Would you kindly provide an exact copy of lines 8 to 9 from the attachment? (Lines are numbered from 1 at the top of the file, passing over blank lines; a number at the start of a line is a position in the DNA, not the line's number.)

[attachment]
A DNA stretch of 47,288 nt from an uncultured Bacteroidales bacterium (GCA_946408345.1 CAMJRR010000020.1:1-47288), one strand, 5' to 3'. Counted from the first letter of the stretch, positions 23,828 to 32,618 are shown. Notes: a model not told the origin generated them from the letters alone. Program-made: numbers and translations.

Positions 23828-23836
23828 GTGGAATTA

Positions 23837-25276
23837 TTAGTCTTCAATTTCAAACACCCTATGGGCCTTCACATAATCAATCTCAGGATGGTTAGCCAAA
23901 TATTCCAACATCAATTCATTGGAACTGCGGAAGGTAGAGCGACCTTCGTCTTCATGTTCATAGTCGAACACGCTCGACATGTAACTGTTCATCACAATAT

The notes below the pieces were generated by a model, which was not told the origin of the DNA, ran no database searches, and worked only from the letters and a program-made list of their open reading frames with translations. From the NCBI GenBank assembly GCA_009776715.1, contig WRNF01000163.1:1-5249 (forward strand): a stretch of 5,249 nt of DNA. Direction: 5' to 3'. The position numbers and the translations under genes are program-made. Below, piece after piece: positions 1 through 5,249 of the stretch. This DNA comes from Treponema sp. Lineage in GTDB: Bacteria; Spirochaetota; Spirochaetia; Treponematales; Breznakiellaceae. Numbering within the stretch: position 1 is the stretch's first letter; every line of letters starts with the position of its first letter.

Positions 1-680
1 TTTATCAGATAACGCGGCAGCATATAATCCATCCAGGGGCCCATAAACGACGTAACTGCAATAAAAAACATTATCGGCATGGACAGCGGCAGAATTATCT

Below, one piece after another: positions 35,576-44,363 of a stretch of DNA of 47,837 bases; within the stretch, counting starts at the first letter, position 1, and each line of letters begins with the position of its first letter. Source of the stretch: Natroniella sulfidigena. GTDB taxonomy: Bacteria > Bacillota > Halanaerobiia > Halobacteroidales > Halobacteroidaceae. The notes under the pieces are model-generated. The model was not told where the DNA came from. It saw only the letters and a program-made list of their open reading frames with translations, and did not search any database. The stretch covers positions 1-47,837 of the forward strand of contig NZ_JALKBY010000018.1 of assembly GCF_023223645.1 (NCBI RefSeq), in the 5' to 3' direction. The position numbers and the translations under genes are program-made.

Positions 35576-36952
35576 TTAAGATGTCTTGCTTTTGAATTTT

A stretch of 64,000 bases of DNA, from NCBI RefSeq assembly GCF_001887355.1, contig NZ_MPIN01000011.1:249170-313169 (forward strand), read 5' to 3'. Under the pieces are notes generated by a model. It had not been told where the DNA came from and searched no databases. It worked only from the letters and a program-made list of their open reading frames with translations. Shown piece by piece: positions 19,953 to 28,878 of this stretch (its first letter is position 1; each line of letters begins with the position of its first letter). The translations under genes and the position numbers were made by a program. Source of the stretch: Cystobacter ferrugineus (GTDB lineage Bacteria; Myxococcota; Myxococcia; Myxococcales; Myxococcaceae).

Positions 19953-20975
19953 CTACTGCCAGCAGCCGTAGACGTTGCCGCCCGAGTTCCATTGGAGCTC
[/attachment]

Positions 1-680
1 TTTATCAGATAACGCGGCAGCATATAATCCATCCAGGGGCCCATAAACGACGTAACTGCAATAAAAAACATTATCGGCATGGACAGCGGCAGAATTATCT